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I) Who we are (Mike 5 min)

1. Title slide - Computational and Multidisciplinary Curriculum and Research Initiative

2. Key personnel slide - everyone introduces themselves and mentions the classes that they teach - particularly the ones in the project

                  Key Personnel
                 Corinne Deibel (Chemistry)		
                 Michael Deibel (Chemistry)
                 John Iverson (Biology)			
                 Mic Jackson (Mathematics)
                 David Matlack (Biology)			
                 Ron Parker (Geosciences)
                 Charlie Peck (Computer Science)		
                 Meg Streepey (Geosciences)
                 Lori Watson (Chemistry)

3. Presentation Overview slide

               Why Earlham
               Why this Initiative
               Project description
               Why Keck

II) Why Earlham (Charlie 15 min)

III) Why Project (Ron 15 min)

IV) What Project (50 min total)

Courses (Mike 5 min)

there are 2 slides for this - which are the tables of introductory and advanced courses

Intro classes - emphasize the number of intro classes, number of departments and particularly the number of students - tie this back to Charlie's mention of the gen ed requirements

Advanced classes - emphasize the number of classes, departments - mention connections to intro classes - give a couple of examples (i.e. student taking environmental chem/tox will already have taken gen chem and eq/al)

Intro: Gen Chem (Mike 10 min)

Upper: Geology (Ron 10 min)

Research: Biology (David 10 min)

Seminars (Meg 5 min)

Increasingly necessary to explicitly teach students multidisciplinary aspects of science

Also important to provide a strong disciplinary foundation in the sciences

Seminars related to this project are key to being intentional about students' multidisciplinary experience.

Introductory seminars are voluntary, aimed at students with an interest in environmental science. Led by faculty, students who have taken or are taking one of the intro-level courses will present project results. Gives students a necessary intellectual framework for interpreting discipline-specific course research projects.

Advanced seminars are open to upper-level majors only. Will focus on project research in significantly more depth. Overall same goal as the intro course seminar, but more detailed and independent, given advanced intellectual development and knowledge base of upper-level students.

Seminars can be flexible to allow for future project topics; most important that students view a scientific problem through different disciplines, and are given some help in assimilating projects in different courses.

Dissemination/Evaluation (Lori 5 min)

Dissemination activities will include:

• NITLE workshop on integrating multi-disciplinary computational methods into the undergraduate science curriculum. We have already arranged with the National Institute for Technology and Liberal Education (NITLE) to offer a workshop for our peers where we will describe what we have done and offer suggestions for how similar programs can be implemented at their institutions.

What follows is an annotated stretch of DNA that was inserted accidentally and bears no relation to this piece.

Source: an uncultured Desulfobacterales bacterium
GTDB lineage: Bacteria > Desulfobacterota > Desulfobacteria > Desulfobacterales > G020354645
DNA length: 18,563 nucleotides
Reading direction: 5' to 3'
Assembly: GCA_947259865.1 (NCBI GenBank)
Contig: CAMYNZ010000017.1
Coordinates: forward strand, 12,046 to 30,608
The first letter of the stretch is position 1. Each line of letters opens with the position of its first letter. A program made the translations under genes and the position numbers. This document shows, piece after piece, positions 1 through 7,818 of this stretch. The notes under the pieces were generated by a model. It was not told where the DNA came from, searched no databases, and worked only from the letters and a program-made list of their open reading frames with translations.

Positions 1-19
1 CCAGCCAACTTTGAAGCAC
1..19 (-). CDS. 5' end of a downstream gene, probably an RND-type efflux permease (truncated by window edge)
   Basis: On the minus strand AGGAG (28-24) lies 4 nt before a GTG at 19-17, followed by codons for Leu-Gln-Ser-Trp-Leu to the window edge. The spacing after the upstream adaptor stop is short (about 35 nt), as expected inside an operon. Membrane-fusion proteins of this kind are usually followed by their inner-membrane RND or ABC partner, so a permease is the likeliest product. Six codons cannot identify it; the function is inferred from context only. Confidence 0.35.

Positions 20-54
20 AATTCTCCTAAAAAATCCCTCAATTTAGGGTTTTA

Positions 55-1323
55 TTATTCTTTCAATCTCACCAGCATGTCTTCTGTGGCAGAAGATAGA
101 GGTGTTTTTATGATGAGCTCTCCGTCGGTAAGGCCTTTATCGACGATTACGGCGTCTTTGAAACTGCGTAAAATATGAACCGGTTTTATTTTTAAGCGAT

• Earlham Science Poster Session (held each Fall)

• Student presentation of papers at regional and national scientific conferences (Butler Undergraduate Research Conference, Geological Society of America, American Chemical Society, etc).

• CUR publications and programs

• Student/Faculty papers in science pedagogy journals and basic science journals, as appropriate.

Evaluation will include:

• External evaluation both during and at the conclusion of the grant period

• Qualitative evaluation: open-ended surveys, interviews

• Quantitative evaluation: quantitative surveys, pre and post grant levels of undergraduate research, curricular use of computational modeling and interdisciplinary projects

V) Why Keck (Lori 5 min)

Why Keck:

• Long tradition of supporting curricular innovation: Funding for undergraduate research at small liberal arts colleges is limited. The W.M. Keck Foundation is known and respected throughout the scientific community as a foundation that supports innovative science programs at high-quality libral arts institutions.

• Limited sources of support for such a comprehensive multidisciplinary program: Most sources support only limited interdisciplinary work (bio and chem., for example) and most do not support such work at undergraduate institutions

• NSF funding for science education at 4yr institutions has been flat for past 10 years and curricular improvements funding has decreased by 50% over same timeframe

• Strong supporter of computational science education: the Keck Undergraduate Computational Science Education Consortium headed by Capital University.

• Keck support would also raise the visibility of the sciences regionally and nationally.

Wrap-up: Review, questions, tour next (Mike 5 min)

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